21. Slim K, Blay JY, Brouquet A, Chatelain D, Comy M, Delpero JR, et al. [Digestive oncology: surgical practices]. J Chir (Paris). 2009;146(Suppl 2):S11–80.

    PubMed  Google Scholar 

  22. Zaanan A, Barret M, Buecher B, Benhaim L, Chapelle N, Dubreuil O, Ducreux M, Durand-Labrunie J, Fares N, Gagniere J, Granger V, Ernst O, Renaud F, Vendrely V, Michel P. M. Ducreux, O. Bouché. « cancer de l’estomac ». Thésaurus national de cancérologie Digestive, octobre 2022, en ligne []

  23. Dent DM, Madden MV, Price SK. Randomized comparison of R1 and R2 gastrectomy for gastric carcinoma. Br J Surg. 1988;75(2):110–2.

    Article  CAS  PubMed  Google Scholar 

  24. Robertson CS, Chung SC, Woods SD, Griffin SM, Raimes SA, Lau JT, et al. A prospective randomized trial comparing R1 subtotal gastrectomy with R3 total gastrectomy for antral cancer. Ann Surg. 1994;220(2):176–82.

    Article  CAS  PubMed  PubMed Central  Google Scholar 

  25. Bonenkamp JJ, Songun I, Hermans J, Sasako M, Welvaart K, Plukker JT, et al. Randomised comparison of morbidity after D1 and D2 dissection for gastric cancer in 996 Dutch patients. Lancet Lond Engl. 1995;345(8952):745–8.

    Article  CAS  Google Scholar 

  26. Cuschieri A, Fayers P, Fielding J, Craven J, Bancewicz J, Joypaul V, et al. Postoperative morbidity and mortality after D1 and D2 resections for gastric cancer: preliminary results of the MRC randomised controlled surgical trial. The surgical cooperative group. Lancet Lond Engl. 1996;347(9007):995–9.

    Article  CAS  Google Scholar 

  27. Galizia G, Lieto E, De Vita F, Castellano P, Ferraraccio F, Zamboli A, et al. Modified versus standard D2 lymphadenectomy in total gastrectomy for nonjunctional gastric carcinoma with lymph node metastasis. Surgery. 2015;157(2):285–96.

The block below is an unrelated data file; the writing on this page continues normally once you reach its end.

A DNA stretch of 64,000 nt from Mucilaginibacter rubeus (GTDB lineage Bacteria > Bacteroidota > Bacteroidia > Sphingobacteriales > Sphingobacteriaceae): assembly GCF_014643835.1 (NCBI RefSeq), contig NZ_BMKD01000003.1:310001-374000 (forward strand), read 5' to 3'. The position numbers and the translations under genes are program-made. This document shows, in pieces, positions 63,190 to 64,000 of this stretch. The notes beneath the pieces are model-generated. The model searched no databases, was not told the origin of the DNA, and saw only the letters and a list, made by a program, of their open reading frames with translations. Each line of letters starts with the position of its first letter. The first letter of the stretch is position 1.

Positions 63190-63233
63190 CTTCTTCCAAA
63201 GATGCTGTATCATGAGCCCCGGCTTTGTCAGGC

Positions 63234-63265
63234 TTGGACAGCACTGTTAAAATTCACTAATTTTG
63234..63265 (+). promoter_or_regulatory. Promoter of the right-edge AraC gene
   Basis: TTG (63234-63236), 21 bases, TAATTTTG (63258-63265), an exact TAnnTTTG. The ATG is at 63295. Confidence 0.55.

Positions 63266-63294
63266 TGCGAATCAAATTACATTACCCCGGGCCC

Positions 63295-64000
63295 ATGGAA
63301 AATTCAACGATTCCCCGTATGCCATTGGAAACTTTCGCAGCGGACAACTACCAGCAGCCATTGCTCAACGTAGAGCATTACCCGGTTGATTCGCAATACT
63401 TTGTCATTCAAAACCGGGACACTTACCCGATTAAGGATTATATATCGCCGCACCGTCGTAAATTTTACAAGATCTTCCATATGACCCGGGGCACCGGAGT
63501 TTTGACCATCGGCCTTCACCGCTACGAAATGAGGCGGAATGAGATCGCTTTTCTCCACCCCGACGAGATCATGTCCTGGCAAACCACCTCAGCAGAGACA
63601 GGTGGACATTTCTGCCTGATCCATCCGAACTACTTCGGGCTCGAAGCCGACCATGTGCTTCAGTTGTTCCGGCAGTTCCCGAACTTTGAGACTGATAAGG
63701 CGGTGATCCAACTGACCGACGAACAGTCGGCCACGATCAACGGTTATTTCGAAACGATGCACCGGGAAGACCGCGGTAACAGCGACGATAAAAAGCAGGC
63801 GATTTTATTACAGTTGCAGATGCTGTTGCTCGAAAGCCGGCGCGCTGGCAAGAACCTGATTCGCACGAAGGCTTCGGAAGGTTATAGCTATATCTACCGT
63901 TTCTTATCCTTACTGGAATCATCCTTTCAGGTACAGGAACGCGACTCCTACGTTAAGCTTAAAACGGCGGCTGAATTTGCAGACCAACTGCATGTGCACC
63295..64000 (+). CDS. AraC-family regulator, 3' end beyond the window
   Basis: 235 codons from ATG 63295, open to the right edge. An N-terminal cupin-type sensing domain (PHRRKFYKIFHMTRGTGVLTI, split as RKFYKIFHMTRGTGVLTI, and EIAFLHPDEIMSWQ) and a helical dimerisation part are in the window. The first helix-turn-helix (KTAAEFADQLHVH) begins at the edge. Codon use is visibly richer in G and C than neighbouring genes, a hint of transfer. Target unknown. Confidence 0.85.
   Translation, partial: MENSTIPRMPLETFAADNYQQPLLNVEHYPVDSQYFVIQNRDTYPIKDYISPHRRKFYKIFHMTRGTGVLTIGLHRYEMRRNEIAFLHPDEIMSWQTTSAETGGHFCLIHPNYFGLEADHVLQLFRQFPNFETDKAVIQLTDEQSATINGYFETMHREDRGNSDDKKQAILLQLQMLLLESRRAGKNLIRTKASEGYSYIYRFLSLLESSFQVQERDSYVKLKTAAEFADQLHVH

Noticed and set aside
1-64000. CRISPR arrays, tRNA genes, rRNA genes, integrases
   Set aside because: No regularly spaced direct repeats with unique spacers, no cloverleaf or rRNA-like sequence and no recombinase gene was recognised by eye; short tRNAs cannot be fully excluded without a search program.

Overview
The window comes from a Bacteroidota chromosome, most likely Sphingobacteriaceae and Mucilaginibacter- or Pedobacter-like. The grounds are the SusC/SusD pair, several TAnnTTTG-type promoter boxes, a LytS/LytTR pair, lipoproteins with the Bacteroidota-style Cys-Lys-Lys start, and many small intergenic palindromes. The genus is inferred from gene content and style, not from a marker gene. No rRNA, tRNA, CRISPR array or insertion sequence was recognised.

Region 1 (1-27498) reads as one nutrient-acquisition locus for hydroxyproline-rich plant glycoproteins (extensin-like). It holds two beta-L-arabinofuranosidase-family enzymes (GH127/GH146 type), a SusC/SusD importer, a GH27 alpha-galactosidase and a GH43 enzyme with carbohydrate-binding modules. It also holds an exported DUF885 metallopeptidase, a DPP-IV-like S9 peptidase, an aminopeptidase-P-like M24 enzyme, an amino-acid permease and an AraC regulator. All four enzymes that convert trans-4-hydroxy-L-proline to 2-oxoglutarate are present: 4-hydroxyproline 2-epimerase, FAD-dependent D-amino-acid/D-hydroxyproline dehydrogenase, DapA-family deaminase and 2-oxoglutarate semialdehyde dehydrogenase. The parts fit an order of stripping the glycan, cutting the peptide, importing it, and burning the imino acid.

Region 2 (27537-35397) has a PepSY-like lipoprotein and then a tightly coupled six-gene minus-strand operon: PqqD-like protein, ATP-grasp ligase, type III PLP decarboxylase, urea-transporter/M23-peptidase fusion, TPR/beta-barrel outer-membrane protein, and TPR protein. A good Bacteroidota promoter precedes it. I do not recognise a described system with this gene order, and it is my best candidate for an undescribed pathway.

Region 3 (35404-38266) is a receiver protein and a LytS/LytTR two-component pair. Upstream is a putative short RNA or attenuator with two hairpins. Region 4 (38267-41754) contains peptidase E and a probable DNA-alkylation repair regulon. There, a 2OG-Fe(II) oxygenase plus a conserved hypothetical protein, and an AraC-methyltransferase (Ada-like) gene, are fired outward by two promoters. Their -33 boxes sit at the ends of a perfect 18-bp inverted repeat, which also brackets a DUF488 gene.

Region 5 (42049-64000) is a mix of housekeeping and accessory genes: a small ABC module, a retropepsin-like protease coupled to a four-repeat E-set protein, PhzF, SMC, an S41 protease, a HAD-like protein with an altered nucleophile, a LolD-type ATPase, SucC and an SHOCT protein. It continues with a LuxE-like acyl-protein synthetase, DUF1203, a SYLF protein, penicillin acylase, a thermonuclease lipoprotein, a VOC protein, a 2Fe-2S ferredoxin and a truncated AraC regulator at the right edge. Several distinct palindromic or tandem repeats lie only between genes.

Article  PubMed  Google Scholar 

  28. Wu CW, Hsiung CA, Lo SS, Hsieh MC, Shia LT, Whang-Peng J. Randomized clinical trial of morbidity after D1 and D3 surgery for gastric cancer. Br J Surg. 2004;91(3):283–7.

    Article  CAS  PubMed  Google Scholar 

  29. Wu CW, Hsiung CA, Lo SS, Hsieh MC, Chen JH, Li AFY, et al. Nodal dissection for patients with gastric cancer: a randomised controlled trial. Lancet Oncol. 2006;7(4):309–15.

    Article  CAS  PubMed  Google Scholar 

  30. Yu P, Du Y, Xu Z, Huang L, Cheng X. Comparison of D2 and D2 plus radical surgery for advanced distal gastric cancer: a randomized controlled study. World J Surg Oncol. 2019;17(1):28.

    Article  PubMed  PubMed Central  Google Scholar 

  31. Kulig J, Popiela T, Kolodziejczyk P, Sierzega M, Szczepanik A, Polish Gastric Cancer Study Group. Standard D2 versus extended D2 (D2+) lymphadenectomy for gastric cancer: an interim safety analysis of a multicenter, randomized, clinical trial. Am J Surg. 2007;193(1):10–5.

    Article  PubMed  Google Scholar 

  32. Yonemura Y, Wu CC, Fukushima N, Honda I, Bandou E, Kawamura T, et al. Operative morbidity and mortality after D2 and D4 extended dissection for advanced gastric cancer: a prospective randomized trial conducted by Asian surgeons. Hepatogastroenterology. 2006;53(69):389–94.